He was convicted of murder at trial and sentenced to death. The execution was stayed on three occasions. Gilmore became a national media sensation after he fought to have his execution performed as soon as possible. He and Nicole agreed to a suicide pact that resulted in each of them suffering temporary comas.[3] On January 17, 1977, after appeals filed by lawyers on behalf of the American Civil Liberties Union (in defiance of Gilmore's wishes) were rejected by the US Supreme Court, Gilmore was executed by the method he chose, firing squad. He was the first person to be judicially executed in the United States since Luis Monge was killed in the Colorado gas chamber on June 2, 1967.

Summary[edit]

Based almost entirely on interviews with the family and friends of both Gilmore and his victims, the book is exhaustive in its approach. Divided into three sections, the book focuses on the events leading up to the murders and the trial and execution of Gilmore, including full documentation of Gilmore's court appearances and his decision to demand his execution rather than to continue the appeals process.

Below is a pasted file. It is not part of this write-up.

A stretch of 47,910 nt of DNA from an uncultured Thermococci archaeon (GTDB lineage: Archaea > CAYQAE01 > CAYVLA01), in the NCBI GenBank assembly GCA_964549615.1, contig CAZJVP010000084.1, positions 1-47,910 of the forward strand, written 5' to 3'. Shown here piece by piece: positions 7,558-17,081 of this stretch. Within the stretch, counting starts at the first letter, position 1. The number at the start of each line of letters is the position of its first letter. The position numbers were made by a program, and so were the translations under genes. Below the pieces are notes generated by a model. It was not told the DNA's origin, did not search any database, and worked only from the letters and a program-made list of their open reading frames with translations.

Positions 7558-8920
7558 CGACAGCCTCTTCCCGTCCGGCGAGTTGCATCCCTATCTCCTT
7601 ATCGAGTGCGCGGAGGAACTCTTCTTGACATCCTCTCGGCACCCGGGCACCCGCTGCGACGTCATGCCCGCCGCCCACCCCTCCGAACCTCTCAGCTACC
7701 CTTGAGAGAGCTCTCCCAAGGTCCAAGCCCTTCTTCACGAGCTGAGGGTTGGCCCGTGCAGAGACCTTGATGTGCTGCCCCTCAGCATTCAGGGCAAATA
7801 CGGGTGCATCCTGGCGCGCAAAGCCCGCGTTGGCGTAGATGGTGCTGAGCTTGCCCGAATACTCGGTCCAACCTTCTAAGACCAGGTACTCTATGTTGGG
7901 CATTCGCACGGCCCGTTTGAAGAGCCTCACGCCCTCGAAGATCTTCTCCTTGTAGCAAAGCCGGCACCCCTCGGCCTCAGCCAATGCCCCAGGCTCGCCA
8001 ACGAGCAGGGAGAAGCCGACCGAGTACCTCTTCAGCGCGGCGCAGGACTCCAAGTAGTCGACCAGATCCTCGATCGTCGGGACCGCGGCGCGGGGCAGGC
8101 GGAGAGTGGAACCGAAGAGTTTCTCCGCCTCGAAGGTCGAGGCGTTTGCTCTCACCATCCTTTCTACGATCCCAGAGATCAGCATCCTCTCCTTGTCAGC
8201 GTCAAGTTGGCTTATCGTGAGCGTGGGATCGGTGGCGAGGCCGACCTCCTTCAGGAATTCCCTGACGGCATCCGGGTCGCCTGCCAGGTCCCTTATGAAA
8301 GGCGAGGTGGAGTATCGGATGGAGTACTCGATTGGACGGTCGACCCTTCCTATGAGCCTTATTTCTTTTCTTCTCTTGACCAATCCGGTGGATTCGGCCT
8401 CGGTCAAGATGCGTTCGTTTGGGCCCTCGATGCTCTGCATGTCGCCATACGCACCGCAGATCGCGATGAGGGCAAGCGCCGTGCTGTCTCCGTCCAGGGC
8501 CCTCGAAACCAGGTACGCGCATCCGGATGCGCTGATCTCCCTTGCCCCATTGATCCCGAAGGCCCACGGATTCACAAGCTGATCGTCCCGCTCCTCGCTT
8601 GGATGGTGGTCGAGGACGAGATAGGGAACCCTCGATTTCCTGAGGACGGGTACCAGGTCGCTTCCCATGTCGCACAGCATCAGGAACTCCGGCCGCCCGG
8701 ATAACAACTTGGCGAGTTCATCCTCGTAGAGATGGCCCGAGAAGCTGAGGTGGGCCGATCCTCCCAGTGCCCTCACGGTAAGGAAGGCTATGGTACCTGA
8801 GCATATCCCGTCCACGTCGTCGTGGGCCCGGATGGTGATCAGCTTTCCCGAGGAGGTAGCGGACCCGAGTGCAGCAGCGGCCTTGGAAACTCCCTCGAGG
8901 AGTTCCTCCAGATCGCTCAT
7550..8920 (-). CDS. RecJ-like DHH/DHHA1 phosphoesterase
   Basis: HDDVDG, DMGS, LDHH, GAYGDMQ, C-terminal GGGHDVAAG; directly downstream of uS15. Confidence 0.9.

The first section of the book deals with Gilmore's early life and his numerous detentions in juvenile crime facilities and, later, prison. It details his release some months prior to his first murder and the relationships he establishes during that time.

The second section focuses more extensively on Gilmore's trial, including his refusal to appeal his death sentence, his dealings with Lawrence Schiller and his attorneys' continued fight on his behalf.

Gilmore's decision to die[edit]

In interviews, Mailer discussed what motivated him to invest so much time interviewing everyone involved with Gary Gilmore. On one occasion, he said that Gilmore "appealed to me because he embodied many of the themes I've been living with all my lifelong."[4] In another interview, he asserted that perhaps the most important theme of the book is that "we have profound choices to make in life, and one of them may be the deep and terrible choice most of us avoid between dying now and ‘saving one's soul."[5]

In his analysis of The Executioner's Song, critic Mark Edmundson said that